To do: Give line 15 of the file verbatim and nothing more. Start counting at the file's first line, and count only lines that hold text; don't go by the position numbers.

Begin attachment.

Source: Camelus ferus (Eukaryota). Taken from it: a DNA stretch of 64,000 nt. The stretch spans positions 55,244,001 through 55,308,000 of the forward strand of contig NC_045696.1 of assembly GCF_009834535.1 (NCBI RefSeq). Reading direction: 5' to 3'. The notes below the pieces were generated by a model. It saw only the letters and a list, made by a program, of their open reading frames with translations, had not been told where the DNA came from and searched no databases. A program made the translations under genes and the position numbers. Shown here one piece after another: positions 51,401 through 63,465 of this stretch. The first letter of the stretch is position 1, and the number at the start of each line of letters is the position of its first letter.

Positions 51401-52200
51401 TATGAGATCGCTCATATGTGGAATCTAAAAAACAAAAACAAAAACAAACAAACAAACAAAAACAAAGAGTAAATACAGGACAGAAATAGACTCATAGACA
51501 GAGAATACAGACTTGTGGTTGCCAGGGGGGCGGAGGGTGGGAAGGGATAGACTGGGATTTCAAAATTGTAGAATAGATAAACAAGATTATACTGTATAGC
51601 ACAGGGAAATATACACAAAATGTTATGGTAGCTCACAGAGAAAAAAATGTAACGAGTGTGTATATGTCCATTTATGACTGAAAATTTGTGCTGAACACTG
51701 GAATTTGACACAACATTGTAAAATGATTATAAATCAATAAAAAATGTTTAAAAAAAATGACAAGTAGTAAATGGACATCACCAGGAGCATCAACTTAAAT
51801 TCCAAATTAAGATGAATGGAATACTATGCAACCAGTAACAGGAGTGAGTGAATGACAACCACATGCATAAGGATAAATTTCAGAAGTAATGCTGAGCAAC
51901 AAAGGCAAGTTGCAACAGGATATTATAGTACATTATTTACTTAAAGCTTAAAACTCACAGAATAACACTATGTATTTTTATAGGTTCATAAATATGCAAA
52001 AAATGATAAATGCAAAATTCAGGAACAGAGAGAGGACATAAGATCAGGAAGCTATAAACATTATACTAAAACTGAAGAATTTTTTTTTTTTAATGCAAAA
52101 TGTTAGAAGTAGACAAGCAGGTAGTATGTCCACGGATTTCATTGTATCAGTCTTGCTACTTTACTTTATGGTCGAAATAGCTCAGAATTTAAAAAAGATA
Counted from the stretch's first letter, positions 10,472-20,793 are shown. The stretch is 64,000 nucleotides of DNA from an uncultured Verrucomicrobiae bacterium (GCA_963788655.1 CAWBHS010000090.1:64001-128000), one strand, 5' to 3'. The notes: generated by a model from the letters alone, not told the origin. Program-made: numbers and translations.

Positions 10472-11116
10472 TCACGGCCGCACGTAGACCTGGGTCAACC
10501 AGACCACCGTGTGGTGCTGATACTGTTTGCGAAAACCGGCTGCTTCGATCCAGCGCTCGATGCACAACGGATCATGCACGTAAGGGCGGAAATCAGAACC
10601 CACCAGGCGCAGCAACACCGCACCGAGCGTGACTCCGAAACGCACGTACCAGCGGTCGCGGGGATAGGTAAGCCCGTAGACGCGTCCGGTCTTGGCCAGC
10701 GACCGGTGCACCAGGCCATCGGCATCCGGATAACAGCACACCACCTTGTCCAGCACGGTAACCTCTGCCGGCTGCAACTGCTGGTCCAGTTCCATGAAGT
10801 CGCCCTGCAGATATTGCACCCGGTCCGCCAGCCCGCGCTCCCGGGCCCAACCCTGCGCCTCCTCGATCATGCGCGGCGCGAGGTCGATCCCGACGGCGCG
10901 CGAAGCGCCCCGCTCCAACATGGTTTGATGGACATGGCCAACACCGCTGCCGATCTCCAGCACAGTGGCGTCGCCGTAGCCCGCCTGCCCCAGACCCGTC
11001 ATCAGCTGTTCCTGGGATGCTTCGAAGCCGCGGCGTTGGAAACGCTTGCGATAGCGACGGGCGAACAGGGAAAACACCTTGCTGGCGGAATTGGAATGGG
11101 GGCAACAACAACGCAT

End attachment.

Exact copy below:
10601 CACCAGGCGCAGCAACACCGCACCGAGCGTGACTCCGAAACGCACGTACCAGCGGTCGCGGGGATAGGTAAGCCCGTAGACGCGTCCGGTCTTGGCCAGC